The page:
While number-crunchers are pretty good at predicting market fluctuations, it's remarkable how a “black swan” event like a global pandemic can throw those predictions out the window. At a time when millions are actively fleeing cities and looking for more space to “quarantine at home,” housing inventories across the country have been astoundingly low over the past year, according to a report by the New York Times.
Driving Factors Behind the Shortage
What is causing such a drop in housing availability? Inventories were already dropping before last year, but the pandemic seems to have amplified this trend. Experts point to several key factors in play, all related in some form to the pandemic:
- Seller reluctance. The Times reports that many houses that would likely have gone up for sale last year didn't. The reason? Homeowners decided to stay put. Quarantines not only kept owners closer to home, but they also made them reluctant to open their homes for showing for fear of exposure to the virus.
- Reduced foreclosure rates. Despite the economic hardships brought on by the pandemic, millions of homeowners with government-backed loans were granted forbearance and protected from foreclosure due to the moratorium. As a result, the number of foreclosed homes on the market has been considerably below what is typically available in a given year.
- Increased demand. A third driver in low inventories is the simple fact that the homes that do come available are getting snatched up quickly. Many buyers, especially those fleeing from high-density areas, have been purchasing homes in the suburbs sight-unseen—and often for cash—taking even more available homes off the market before the average buyer even gets to see them.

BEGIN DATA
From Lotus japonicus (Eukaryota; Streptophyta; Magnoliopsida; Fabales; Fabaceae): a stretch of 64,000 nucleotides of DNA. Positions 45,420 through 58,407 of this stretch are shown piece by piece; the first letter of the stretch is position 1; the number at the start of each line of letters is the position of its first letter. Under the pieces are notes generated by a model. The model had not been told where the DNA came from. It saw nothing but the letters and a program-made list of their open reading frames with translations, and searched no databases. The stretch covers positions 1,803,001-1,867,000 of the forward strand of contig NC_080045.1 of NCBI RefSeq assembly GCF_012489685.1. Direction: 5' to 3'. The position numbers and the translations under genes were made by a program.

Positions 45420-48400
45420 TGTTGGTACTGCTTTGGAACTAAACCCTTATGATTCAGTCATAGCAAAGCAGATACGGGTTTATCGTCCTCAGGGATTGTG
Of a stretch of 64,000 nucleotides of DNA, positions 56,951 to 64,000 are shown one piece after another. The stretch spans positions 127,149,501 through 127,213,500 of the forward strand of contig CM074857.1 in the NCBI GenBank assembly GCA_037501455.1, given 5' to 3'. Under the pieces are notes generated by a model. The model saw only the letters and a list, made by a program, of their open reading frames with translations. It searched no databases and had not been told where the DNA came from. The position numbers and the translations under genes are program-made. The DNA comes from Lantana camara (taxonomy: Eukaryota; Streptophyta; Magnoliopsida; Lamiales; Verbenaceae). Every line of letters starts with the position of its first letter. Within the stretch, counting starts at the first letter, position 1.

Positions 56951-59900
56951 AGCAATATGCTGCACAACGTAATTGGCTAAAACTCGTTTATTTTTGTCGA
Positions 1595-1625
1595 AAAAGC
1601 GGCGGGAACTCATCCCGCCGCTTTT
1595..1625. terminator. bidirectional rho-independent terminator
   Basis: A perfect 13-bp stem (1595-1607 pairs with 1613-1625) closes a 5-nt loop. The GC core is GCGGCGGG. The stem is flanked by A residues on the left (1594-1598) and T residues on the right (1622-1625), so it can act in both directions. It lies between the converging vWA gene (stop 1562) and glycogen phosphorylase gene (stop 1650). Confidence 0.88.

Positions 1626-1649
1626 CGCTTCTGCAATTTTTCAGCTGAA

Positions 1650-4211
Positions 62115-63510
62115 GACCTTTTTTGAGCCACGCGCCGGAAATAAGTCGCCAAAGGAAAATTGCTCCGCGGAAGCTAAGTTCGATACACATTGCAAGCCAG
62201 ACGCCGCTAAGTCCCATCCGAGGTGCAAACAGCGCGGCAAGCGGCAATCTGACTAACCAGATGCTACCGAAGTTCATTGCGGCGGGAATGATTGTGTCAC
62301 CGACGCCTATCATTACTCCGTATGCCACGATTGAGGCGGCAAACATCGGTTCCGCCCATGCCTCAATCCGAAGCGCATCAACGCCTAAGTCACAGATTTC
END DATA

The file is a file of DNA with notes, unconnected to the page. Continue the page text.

One Mitigating Factor: New Home Starts
The housing inventory shortage would probably be even more dramatic if not for one factor pushing the numbers in the opposite direction. The new home construction market experienced a boom in 2020, with new home starts in general up by 7 percent, and new constructions of single-family homes up by 10 percent or more. Much of this growth has been driven by a lack of existing home availability.
If you are a homeowner in NYC facing the threat of foreclosure, don't assume that losing your home is inevitable. While these times are indeed unprecedented, you may have more alternatives to keeping your home than you might think. Call our offices to discuss your case and examine your options.